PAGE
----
• Andrea Torrey Balsara

IWSG: Where I Draw the Line as a Writer



Purpose: To share and encourage. Writers can express doubts and concerns without fear of appearing foolish or weak. Those who have been through the fire can offer assistance and guidance. It’s a safe haven for insecure writers of all kinds!


The awesome co-hosts for the October 6 posting of the IWSG are Jemima Pitt, J Lenni Dorner, Cathrina Constantine, Ronel Janse van Vuuren, and Mary Aalgaard!


IWSG October question: In your writing, where do you draw the line, with either topics or language?


I draw the line at writing stories that are without hope. I would even go so far as to say that I DESPISE stories, whether on the page or on the screen, that are dystopian with no way out, or are needlessly violent, or that portray life as base and solely adversarial. (I have been known to walk out of movies, much to my family’s embarrassment, and ask for my money back. I know, I know. I’m a bit of a crank.)


Sometimes, though, an honestly-told young adult story will have violence—sometimes extreme violence—but it’s needed for the story to make its point. For me, that point must serve a higher purpose. I will never write about violence or abuse unless it is part of a story that is ultimately hopeful. Give me a good redemption story any day of the week!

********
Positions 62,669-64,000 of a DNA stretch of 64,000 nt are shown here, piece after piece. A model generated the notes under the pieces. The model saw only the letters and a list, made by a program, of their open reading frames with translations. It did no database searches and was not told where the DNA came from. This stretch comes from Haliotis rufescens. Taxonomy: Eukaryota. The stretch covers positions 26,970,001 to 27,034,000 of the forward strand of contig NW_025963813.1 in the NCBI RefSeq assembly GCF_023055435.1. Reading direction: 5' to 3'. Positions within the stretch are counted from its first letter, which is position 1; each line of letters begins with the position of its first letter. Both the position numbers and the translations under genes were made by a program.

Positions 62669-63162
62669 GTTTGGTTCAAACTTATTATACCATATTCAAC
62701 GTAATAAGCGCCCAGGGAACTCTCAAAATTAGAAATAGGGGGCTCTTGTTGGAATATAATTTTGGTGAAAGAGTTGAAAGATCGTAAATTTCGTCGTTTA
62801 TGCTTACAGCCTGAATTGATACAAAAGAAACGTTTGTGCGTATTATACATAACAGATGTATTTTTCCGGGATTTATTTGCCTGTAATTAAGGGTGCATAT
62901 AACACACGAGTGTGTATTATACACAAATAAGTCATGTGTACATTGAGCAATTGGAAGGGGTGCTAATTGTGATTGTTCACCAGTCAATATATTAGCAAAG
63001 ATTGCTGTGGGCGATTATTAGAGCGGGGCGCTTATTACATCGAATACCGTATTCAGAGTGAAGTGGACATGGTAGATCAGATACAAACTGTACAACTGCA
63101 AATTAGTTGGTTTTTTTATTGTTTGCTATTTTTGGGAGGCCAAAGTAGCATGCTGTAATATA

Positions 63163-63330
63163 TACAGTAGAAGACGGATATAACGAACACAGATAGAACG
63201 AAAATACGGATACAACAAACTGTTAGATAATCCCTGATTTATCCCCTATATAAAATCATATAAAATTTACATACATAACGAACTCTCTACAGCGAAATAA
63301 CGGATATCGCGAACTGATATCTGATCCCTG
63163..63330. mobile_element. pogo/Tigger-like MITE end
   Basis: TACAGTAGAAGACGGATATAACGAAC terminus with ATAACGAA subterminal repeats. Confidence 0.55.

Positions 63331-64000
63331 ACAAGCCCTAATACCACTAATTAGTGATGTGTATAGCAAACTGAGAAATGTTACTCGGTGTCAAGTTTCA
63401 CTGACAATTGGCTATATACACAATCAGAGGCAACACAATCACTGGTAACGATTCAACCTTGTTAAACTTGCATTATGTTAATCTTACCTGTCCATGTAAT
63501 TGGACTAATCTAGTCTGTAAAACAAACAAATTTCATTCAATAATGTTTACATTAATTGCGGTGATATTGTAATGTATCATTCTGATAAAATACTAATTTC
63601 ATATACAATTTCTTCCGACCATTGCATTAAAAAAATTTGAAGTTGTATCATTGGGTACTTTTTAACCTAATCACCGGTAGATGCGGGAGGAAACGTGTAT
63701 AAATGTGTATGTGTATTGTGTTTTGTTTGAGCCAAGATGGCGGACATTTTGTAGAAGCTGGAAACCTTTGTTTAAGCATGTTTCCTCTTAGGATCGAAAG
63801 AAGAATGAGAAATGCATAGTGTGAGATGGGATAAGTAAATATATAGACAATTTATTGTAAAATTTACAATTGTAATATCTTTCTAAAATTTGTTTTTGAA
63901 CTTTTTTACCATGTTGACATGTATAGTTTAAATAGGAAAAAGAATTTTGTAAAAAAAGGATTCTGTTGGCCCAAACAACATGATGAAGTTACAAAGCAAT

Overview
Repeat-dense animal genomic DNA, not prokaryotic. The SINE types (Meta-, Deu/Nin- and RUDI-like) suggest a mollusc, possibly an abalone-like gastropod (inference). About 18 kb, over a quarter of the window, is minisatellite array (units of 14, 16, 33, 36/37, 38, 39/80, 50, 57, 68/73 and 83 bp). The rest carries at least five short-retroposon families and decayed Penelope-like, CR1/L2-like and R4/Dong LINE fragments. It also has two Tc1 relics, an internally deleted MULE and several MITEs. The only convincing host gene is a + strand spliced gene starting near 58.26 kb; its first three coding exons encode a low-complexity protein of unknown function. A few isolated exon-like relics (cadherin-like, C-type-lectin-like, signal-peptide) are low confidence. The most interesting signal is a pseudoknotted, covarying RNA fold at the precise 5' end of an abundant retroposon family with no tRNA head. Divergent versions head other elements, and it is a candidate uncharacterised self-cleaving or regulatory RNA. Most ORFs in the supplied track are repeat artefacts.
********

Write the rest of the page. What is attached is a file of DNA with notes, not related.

As a writer for children up to young adults, I feel a responsibility to my readers, as they will inhabit the worlds I create for however long it takes them to read my stories. When I write for very young readers, that sense of responsibility is even greater, as what I write will help shape their world view. I want to share with them a sense that although life can be hard, sometimes brutally hard, that’s not all it is. I want my stories to inspire them to look within themselves and find strength, resilience, joy and HOPE.

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